Published Oct 18, 2012Trumpeter JP Carter was Polaris-nominated for his work with Vancouver's Destroyer and is a member of several bands, including Aeroplane Trio, but tonight he was trying something new. Minus any stage lights, Carter stood with his trumpet in front of a mic and a bank of effects pedals taped to a music stand. Faint sounds emanated from the horn like scurrying insects, slowly building as Carter played with the recorded trumpet parts until huge loops like fog horns sounded under broken, fractured samples that provided a beat of sorts.
Visuals were provided by Steve Reaume, with the results this time being slightly more architectural and graphical in nature as they responded in real time to the music being played. At times, Carter would kill the sound completely, which was enjoyably disorienting at first, but after several times, the end result was slightly infuriating.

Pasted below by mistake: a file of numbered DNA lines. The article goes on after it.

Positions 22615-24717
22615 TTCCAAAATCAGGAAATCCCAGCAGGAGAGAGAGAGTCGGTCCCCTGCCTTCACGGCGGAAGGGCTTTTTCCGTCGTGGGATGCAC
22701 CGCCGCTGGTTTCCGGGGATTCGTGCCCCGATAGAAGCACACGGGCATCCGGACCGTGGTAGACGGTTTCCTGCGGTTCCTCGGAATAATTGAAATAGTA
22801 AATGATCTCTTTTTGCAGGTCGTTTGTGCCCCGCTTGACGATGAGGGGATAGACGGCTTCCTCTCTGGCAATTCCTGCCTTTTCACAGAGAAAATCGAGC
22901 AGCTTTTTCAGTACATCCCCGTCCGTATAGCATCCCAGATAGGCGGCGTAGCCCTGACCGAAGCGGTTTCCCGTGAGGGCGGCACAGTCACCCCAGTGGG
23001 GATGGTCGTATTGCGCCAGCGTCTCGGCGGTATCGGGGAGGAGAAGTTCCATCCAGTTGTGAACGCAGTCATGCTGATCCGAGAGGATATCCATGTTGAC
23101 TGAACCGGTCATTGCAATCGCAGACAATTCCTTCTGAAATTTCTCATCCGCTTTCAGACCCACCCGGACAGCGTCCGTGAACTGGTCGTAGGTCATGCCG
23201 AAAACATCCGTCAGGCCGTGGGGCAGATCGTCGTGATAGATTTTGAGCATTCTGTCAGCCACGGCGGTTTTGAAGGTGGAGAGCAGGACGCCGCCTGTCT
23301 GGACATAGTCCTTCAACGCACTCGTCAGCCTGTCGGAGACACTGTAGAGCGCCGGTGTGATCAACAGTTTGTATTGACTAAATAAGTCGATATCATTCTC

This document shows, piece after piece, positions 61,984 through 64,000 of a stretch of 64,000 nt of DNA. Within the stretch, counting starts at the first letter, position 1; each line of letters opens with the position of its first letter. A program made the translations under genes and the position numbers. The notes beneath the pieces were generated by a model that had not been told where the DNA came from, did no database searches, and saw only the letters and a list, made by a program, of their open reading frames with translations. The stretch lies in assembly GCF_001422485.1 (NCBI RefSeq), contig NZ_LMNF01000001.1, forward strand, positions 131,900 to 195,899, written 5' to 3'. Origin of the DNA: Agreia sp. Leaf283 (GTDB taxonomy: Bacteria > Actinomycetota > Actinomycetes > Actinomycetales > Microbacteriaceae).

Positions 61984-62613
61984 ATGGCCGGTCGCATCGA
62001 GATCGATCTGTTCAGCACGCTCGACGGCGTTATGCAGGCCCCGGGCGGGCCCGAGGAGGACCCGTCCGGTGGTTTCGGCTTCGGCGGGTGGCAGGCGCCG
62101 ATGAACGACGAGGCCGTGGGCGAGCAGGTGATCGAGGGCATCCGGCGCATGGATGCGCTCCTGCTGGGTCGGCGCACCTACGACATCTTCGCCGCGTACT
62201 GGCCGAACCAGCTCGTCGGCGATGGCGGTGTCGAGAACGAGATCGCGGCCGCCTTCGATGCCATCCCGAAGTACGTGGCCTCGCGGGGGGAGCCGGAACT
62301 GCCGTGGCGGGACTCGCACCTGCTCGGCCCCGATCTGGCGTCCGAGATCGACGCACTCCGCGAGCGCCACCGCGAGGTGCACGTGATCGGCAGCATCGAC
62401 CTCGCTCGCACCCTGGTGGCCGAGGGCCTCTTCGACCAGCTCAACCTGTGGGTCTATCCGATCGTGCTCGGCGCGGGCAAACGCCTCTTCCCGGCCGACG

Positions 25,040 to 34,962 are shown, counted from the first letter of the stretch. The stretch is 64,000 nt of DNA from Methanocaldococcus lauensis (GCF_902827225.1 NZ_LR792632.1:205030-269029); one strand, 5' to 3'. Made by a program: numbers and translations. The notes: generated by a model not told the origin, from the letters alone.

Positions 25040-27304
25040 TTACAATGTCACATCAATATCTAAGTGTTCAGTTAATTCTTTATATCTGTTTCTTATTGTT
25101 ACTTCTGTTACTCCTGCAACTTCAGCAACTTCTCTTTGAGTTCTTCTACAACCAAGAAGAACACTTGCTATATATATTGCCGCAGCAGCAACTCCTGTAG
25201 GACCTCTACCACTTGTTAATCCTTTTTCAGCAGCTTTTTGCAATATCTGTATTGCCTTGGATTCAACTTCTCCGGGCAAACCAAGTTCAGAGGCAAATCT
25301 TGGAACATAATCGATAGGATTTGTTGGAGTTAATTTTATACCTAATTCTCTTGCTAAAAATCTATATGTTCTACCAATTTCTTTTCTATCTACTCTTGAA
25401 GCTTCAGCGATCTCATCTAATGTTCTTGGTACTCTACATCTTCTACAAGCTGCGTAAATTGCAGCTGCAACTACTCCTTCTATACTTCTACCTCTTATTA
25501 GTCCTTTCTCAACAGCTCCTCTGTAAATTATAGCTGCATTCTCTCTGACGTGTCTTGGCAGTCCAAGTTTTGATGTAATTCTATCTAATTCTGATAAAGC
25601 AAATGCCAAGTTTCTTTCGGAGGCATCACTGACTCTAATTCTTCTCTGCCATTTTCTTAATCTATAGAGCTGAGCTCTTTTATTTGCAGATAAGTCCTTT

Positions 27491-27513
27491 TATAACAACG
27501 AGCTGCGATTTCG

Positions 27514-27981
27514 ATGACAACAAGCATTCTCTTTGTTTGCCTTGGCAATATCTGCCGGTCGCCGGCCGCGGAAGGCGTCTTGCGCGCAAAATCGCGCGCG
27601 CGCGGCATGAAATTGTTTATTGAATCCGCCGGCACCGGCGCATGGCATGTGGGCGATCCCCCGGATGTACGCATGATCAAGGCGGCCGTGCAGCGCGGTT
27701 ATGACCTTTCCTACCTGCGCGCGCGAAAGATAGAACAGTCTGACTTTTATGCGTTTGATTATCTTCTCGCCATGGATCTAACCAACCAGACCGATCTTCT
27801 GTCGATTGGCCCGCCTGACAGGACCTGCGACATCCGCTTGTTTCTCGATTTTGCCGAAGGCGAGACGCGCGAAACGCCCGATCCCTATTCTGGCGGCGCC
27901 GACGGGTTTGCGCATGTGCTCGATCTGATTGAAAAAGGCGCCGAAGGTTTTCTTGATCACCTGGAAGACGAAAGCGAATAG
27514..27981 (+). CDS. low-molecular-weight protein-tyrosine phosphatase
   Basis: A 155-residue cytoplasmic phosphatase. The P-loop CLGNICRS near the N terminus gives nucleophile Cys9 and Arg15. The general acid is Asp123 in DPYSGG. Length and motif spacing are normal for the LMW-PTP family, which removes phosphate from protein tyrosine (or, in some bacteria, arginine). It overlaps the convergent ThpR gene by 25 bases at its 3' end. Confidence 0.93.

The set picked up again, diving into noisier territory, with Carter at one point putting down the trumpet to take feedback from an amp placed opposite, forcing many to reach for their earplugs. The sound eventually settled into somewhat of a groove, if you can call the sound of a nine-force gale blowing into a mic a groove.
Eventually the noise dissipated and led into a gorgeous ambient piece with star-like visuals morphing in the blackness — something the set could have used more of — before coming to a satisfying, grinding close.
It became an incredibly subtle and intricate performance that maybe lacked dynamic in terms of set arc, but was definitely interesting and pushed boundaries. Love it or hate it, this is exactly the kind of performance that makes X Avant so special and necessary for Toronto.